I am homesick right now. More accurately, I am husband and dog sick. When I left twelve days ago I was nervous. (Wow, has it really been twelve days already? Has it only been twelve days?) I imagined I would miss my husband at times that I felt lonely or scared. I wondered how it would be without someone I trusted completely, someone who I knew for certain loved me, there with me when I felt unsteady. There have been plenty of moments when I’ve felt vulnerable and hesitant, but in the short time I’ve been here I’ve been shocked by the amount of strength and self-reliance this place has helped me find. I realize more and more that I am brave and strong and capable. I doubt myself less and less as the days march forward. Much to my surprise it’s not when I feel weak or beaten down that I miss my husband the most; I miss him the most in the best moments. I miss having my partner to share those moments with.
Today was one of the best days. I had a really amazing practice this morning. I was able to wake up a few hours early, to the sound of the call to prayer wafting over from the Muslim neighborhood. I love waking up to that sound in my cool, dark room here. I had time to meditate, shower and enjoy one very small cup of coffee before I headed out to the shala. During drop backs, as I was being taken to my ankles, I started to panic. My brain got all fuzzy and my breath caught in my chest for a moment when the word “surrender” came to me. I’ve been thinking about it a lot since I got here. Surrendering to India, to practice, and maybe one day to life. So in that moment I did. I just surrendered to the experience and the assist. For a few moments it was completely quiet in my head. Wow. After I closed, I went out front and drank two coconuts, which still makes me smile. Then I had a lovely breakfast out with my housemate and a friend.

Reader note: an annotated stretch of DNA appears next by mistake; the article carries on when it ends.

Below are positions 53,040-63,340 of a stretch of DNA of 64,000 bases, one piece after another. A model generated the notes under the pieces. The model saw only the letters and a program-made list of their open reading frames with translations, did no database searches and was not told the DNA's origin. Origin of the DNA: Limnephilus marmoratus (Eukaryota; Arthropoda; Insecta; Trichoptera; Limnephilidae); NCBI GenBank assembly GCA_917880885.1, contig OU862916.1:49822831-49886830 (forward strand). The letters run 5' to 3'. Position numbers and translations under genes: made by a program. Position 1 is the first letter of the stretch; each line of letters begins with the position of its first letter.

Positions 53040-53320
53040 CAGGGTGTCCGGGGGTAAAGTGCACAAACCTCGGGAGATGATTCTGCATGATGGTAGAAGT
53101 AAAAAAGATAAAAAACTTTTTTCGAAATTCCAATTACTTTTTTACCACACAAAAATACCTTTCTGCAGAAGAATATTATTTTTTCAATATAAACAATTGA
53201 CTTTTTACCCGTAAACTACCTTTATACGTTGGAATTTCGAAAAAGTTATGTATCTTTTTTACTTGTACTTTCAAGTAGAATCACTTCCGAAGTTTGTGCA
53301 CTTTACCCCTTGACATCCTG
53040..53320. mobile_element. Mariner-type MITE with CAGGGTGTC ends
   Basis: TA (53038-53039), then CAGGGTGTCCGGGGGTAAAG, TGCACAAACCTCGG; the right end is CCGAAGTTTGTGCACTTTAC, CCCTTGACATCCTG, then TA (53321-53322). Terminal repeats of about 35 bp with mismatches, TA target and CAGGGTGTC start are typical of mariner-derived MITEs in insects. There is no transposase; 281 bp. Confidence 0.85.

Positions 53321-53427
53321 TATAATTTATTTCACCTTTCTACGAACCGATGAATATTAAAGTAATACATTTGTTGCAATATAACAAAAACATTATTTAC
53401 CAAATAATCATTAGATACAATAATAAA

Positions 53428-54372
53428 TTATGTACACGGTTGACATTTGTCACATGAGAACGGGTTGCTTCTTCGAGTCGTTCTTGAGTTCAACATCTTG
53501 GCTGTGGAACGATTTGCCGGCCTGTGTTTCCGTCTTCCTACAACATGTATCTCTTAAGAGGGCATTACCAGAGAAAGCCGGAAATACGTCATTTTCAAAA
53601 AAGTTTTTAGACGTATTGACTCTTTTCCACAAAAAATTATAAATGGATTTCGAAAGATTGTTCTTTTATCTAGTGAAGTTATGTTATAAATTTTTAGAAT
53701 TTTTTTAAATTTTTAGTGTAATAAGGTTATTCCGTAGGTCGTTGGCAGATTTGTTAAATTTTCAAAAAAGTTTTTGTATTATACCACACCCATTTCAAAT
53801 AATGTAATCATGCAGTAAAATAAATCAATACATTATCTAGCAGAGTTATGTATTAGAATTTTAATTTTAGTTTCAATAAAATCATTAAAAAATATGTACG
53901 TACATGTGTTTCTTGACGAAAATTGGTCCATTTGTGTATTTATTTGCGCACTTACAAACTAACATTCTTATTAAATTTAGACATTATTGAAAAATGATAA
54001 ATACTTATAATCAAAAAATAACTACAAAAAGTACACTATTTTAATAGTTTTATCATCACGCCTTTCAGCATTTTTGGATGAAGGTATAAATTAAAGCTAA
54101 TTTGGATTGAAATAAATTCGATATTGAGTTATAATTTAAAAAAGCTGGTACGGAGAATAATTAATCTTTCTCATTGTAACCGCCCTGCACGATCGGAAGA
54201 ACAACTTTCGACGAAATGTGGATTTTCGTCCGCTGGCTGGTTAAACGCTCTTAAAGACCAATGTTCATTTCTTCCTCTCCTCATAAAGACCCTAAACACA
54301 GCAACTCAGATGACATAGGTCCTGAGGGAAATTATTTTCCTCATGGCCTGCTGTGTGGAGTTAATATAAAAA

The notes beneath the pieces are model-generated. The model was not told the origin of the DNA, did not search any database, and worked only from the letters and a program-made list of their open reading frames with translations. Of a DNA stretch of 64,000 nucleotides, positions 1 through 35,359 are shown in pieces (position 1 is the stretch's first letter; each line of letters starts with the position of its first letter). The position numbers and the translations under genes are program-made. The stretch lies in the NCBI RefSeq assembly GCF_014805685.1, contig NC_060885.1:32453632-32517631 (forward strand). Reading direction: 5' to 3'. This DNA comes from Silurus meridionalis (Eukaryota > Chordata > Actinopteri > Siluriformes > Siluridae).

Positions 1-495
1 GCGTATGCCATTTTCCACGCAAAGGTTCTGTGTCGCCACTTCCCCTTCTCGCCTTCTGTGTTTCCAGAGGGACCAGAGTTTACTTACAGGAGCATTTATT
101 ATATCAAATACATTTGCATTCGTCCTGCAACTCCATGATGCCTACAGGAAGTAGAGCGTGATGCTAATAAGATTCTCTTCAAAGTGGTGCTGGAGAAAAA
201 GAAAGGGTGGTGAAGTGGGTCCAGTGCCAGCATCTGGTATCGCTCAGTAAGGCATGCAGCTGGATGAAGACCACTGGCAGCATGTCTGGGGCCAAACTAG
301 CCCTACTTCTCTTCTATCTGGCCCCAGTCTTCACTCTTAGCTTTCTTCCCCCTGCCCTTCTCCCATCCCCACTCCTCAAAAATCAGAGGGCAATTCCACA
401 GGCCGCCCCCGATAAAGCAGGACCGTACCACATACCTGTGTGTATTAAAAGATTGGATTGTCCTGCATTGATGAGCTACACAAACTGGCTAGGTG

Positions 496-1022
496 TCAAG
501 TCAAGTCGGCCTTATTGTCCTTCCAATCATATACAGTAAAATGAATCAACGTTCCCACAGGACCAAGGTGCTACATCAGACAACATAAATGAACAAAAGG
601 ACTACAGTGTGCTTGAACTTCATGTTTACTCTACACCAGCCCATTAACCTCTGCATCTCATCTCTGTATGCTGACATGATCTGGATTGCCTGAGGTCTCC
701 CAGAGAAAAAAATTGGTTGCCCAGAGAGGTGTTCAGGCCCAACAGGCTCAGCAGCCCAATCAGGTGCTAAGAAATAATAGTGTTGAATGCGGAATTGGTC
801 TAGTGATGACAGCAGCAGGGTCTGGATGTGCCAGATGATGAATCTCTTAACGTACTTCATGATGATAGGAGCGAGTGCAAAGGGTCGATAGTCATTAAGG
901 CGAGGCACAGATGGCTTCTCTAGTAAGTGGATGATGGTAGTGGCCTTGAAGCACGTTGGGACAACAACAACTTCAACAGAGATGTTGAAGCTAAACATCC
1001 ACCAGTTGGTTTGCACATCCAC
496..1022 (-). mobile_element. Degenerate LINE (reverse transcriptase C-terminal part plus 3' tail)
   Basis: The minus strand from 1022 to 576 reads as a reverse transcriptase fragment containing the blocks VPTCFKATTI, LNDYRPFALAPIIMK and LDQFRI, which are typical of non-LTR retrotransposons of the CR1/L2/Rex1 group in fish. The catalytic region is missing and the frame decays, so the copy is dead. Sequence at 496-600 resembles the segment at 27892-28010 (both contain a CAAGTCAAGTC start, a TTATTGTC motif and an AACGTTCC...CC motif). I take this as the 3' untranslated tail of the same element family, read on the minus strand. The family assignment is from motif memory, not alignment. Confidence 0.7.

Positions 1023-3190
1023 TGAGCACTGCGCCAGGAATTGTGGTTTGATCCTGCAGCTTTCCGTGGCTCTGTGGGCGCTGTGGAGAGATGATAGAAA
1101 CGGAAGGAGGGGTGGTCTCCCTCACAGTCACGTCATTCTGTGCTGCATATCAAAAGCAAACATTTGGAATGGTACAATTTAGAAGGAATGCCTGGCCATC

It was Children’s Day today, so I went to Odanadi for their celebration, which I was invited to the last time I was there. This was no ordinary trip out, though. Today I rode the scooter for the first time, outside of the tiny practice runs I’ve been doing in Gokulam. Driving of any kind in India scares the hell out of me, particularly since I’ve only been on a scooter one or two times in the states, and not in any real traffic. To an extent, my fears are totally rational. People here drive by some unseen set of rules. It’s organized chaos, and you are supposed to drive on the opposite side from what I am used to, just to top it all off. However, it’s getting quite expensive to pay for a rickshaw to take me the 15 -20 minute ride out to Odanadi and then pay them to wait before returning me home. I got the scooter a week ago, but then I hesitated. I practiced and started slowly, but then I started to drag my feet. While I’ve hesitated, my rational fears have mutated into a full blown fear monster. Just the thought of driving was making my stomach hurt. I know this feeling. I’ve been here before and it does not get better or go away. Over time, I just become more and more paralyzed and the fear migrates, oozing from one new experience to another, filling me with self doubt.
Around noon I set off. My heart was pounding and my mind went kind of fuzzy, just like this morning. Instinctively, I started to recite the Maha Mantra in my head as I made my way on to Contour Road and something really magical happened. Flow. I surrendered. I surrendered to the holes in the road and the noise and later, as I crossed over from paved roads to sand, gravel and huge ditches, I wasn’t afraid. I was cautious and aware, but the paralysis that comes with fear was gone. The monster had been banished. I arrived safely at the front gate.
Odanadi was amazing today. All the children were there, from the boys and girls homes, all dressed in colors and smiles. There were games and cultural programs and they had prepared bisi billa bath (a spicy rice and veggie dish that originated here in Karnataka) and curd. It was awesome. The afternoon was indescribably beautiful and I was honored to be there. The only thing missing was my partner to share it with and my dogs to come home to.
This morning, Sharath’s kids were in the shala for a short time and he made an off handed comment to those of us waiting to start about “no family, no fun.” I kept thinking about that all the way home. It’s really true for me. I love it here and I am eager to come back, but I will always be more eager to return home. That’s where I can always let go.